Mr. Loconte’s essay is adapted from a talk he delivered for the Charles Malik Institute on April 27, 2023.
The idea of the university, of an institution devoted to freedom of thought in the pursuit of truth, stretches back nearly a millennium.
Its origins can be traced to the Italian city of Bologna, when a daring and powerful woman—yes, a woman—invited a famous scholar to teach Roman law to a small group of ambitious young men. The Countess Matilda, heiress to vast tracts of land in Tuscany and a friend of Pope Gregory VII, was as fervent in her quest for knowledge as in her piety.
In 1080, the discovery in an Italian library of texts of Roman law, compiled under Justinian in the sixth century but lost for many years, created a sensation. As historian Harold Berman explains, Europeans viewed Justinian’s law as “the ideal law, the embodiment of reason,” and applicable everywhere.
The texts were copied and began to be studied as students gathered to hire teachers to expound their meaning. A popular and dynamic teacher known as Irnerius caught the attention of Matilda, and in 1088 she arranged to have him teach in her native Bologna.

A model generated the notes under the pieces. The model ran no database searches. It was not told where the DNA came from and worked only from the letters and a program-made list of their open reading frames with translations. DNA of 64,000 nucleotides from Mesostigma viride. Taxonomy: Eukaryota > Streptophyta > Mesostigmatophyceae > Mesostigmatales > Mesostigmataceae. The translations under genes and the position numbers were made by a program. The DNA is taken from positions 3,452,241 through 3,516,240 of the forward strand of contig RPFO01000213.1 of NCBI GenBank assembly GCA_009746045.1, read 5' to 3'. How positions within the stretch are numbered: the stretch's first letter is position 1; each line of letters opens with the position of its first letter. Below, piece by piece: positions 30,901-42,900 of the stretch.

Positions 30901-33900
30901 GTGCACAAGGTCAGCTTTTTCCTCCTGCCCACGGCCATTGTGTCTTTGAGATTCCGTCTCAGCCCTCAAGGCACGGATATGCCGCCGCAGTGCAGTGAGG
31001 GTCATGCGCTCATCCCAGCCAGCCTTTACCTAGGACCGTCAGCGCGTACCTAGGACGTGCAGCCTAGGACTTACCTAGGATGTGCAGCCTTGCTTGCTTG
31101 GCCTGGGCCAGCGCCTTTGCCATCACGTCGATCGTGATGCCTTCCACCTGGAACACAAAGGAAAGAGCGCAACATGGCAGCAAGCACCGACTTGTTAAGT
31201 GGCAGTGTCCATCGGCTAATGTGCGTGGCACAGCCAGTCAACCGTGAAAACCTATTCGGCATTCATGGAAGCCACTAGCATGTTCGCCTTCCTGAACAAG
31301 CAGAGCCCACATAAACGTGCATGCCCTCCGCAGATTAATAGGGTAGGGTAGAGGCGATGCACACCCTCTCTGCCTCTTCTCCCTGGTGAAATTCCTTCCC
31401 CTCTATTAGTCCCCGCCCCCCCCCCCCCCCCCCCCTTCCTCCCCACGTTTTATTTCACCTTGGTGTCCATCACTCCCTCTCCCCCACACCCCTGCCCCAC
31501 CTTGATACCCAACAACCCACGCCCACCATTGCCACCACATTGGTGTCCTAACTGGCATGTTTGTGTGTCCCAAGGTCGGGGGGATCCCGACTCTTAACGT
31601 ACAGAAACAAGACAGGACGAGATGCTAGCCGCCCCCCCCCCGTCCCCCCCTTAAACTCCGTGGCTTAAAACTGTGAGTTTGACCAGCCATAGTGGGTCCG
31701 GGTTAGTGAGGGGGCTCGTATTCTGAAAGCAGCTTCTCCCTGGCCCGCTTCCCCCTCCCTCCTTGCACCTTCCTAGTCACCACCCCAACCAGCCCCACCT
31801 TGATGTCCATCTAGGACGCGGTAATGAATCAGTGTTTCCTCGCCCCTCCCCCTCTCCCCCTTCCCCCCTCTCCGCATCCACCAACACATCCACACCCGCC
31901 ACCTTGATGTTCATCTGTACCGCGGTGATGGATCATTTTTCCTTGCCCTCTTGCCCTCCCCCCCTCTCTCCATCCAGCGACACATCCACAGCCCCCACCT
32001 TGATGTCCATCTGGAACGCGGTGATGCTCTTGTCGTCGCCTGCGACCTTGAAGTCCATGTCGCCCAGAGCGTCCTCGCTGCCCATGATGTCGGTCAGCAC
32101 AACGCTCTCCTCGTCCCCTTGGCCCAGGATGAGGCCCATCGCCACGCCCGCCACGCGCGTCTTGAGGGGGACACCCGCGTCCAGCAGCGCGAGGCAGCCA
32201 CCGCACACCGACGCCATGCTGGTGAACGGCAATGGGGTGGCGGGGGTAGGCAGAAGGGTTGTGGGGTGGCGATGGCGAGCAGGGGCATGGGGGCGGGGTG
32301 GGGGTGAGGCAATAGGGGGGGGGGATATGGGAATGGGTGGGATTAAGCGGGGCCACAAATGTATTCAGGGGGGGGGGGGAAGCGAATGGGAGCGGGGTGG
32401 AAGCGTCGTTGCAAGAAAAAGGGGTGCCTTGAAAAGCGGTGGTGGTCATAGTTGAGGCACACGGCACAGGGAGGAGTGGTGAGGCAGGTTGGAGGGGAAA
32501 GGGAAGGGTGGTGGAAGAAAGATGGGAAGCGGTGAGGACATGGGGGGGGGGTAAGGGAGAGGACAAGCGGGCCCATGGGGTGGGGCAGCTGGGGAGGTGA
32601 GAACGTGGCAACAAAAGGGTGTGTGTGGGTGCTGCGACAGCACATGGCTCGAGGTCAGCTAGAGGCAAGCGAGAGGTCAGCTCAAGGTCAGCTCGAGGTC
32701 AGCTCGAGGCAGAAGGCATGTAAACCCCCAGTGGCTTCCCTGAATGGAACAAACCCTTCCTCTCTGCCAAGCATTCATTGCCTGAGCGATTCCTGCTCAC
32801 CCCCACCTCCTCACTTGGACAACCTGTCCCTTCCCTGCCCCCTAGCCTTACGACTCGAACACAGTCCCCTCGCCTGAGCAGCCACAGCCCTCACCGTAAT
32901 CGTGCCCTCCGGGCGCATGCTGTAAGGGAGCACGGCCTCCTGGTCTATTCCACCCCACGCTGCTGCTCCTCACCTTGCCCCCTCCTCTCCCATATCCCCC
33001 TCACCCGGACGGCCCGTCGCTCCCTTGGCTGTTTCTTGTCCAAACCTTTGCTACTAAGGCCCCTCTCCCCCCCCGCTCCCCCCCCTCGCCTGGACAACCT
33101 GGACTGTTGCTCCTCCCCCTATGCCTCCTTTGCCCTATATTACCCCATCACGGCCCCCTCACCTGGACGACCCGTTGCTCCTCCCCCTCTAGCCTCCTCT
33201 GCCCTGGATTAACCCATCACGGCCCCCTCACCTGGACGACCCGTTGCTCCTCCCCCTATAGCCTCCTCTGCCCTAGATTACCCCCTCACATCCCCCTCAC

It marked a quiet yet profound revolution in the history of education.
The Bologna students quickly organized themselves into a guild, what they called a universitas, a term from Roman law to describe an association with a legal personality. It was a bottom-up affair. The students paid the salaries of the professors themselves — and penalized their instructors if they were not fulfilling their academic duties. After securing a charter from the city of Bologna, the school drew teachers and students from all over Europe and from other disciplines — medicine, theology, philosophy, the liberal arts — and organized them into an academic profession.